You can read the story here, courtesy of Planned Parenthood. Did you know that women spend 68% more on out-of-pocket health costs than men, mostly because of reproductive health costs? Wow. You may already know that the vast majority of employment-related insurance policies in the U.S. do not cover prescription contraceptive drugs or devices, but they all cover Viagra. I wonder if Catholic Charities endorses the use of erectile dysfunction drugs, while simultaneously fighting tooth-and-nail to keep from covering birth control pills? You can read more about it and take action for reproductive equity here. It's interesting that Bush's pet faith-based charities initiative has had this (for him and for them) undesirable - possibly unforseen? - side effect.
:: 3.02.2004 ::
Two pieces of good news...
California Supreme Court Rules in Favor of Contraceptive Equity
On March 1, 2004, in a resounding victory for California women and contraceptive equity, the California Supreme Court ruled 6-1 that Catholic Charities, a Roman Catholic charitable organization, must cover contraception in its prescription coverage program.
In 1999, the State Legislature passed the Women's Contraception Equity Act (WCEA) requiring health plans that include prescription benefits to cover contraception as well. The WCEA also stated that “religious employers,” such as churches, are exempt from this rule, providing that they meet the following criteria:
- The purpose of the organization is to instill religious values
- The organization only hires employees of its religious faith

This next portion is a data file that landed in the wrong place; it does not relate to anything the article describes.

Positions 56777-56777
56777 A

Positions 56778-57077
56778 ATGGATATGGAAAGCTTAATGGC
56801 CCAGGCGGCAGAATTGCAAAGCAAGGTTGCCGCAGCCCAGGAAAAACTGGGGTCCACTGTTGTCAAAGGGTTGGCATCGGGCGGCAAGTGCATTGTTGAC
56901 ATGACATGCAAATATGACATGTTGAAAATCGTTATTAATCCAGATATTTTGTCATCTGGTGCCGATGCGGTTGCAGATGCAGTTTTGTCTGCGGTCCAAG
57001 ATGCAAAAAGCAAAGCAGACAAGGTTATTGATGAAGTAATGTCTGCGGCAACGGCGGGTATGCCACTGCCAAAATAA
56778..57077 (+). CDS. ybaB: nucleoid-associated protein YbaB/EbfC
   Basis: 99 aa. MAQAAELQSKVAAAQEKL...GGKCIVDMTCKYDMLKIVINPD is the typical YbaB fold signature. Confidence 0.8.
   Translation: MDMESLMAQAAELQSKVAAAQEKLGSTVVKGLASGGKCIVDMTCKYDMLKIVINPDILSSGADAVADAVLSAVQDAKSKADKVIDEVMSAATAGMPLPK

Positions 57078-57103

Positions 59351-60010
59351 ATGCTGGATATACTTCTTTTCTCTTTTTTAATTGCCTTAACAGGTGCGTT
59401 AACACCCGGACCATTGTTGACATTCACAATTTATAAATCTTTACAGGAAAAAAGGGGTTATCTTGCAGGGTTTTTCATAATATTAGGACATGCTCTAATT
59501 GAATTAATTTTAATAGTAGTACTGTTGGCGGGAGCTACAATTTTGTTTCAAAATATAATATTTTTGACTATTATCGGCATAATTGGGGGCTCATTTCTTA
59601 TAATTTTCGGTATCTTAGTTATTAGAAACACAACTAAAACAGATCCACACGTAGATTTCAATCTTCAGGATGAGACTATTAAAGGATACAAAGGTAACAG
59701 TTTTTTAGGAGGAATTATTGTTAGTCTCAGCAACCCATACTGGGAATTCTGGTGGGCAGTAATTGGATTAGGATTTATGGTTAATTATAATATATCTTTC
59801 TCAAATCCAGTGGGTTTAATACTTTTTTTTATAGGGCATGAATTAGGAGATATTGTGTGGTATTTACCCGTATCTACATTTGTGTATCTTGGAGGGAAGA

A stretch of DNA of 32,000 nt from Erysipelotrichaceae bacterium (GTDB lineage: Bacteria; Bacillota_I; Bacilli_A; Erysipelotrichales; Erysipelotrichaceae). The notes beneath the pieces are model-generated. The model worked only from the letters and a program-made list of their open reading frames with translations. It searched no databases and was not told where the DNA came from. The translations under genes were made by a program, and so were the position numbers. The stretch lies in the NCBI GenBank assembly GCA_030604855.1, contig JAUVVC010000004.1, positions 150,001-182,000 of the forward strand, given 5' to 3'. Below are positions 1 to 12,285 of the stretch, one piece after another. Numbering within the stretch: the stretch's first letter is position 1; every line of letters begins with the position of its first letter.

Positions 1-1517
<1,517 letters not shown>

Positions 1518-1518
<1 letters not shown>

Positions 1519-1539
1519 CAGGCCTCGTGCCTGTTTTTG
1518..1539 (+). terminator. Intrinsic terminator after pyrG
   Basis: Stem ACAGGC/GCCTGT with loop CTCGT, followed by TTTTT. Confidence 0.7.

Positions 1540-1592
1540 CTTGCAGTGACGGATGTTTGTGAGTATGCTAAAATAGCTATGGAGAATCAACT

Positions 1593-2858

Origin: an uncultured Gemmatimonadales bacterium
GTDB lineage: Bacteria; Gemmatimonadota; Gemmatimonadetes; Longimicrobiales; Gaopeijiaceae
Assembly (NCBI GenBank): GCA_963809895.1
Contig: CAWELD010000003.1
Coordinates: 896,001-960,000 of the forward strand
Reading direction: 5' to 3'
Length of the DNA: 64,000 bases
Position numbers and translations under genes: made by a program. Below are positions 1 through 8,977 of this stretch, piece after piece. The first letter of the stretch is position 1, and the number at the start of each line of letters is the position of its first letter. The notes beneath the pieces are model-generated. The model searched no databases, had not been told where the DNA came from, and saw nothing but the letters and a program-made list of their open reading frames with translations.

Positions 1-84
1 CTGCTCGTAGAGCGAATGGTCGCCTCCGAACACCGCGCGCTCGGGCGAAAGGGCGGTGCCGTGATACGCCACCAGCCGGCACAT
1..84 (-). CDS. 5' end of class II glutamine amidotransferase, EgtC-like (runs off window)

- The organization only serves people of its religious faith.
To block the Women's Contraception Equity Act from going into effect, Catholic Charities of Sacramento sued in Catholic Charities of Sacramento, Inc., v. Superior Court of Sacramento County, contending that the new law infringed on its religious rights. Catholic Charities lost the case and eventually appealed to the California Supreme Court. In its decision, the Court noted that Catholic Charities was no different than any other business because one does not have to be Catholic to either work at the organization or receive services and therefore is not a religious employer exempt of the provisions of the WCEA.
"Moreover, Catholic Charities serves people of all faith backgrounds, a significant majority of whom do not share its Roman Catholic faith," wrote Justice Kathryn Werdegar in the majority opinion.
and this one's from last week...
Court Allows Medicinal Use of Marijuana
Thanks to Mykey for this link!
By Dean E. Murphy
New York Times
February 27, 2004
San Francisco -- The federal appeals court here has refused to reconsider its ruling that allows Californians to grow and use marijuana to treat their illnesses.
The Bush administration had asked the court, for the Ninth Circuit, to hold a new hearing on that ruling, issued by a three-judge panel in December on a lawsuit filed by two women with chronic illnesses. But in an order issued Wednesday and made public on Thursday, the court denied the request.
:: Deb 1:02 PM :: permalink ::
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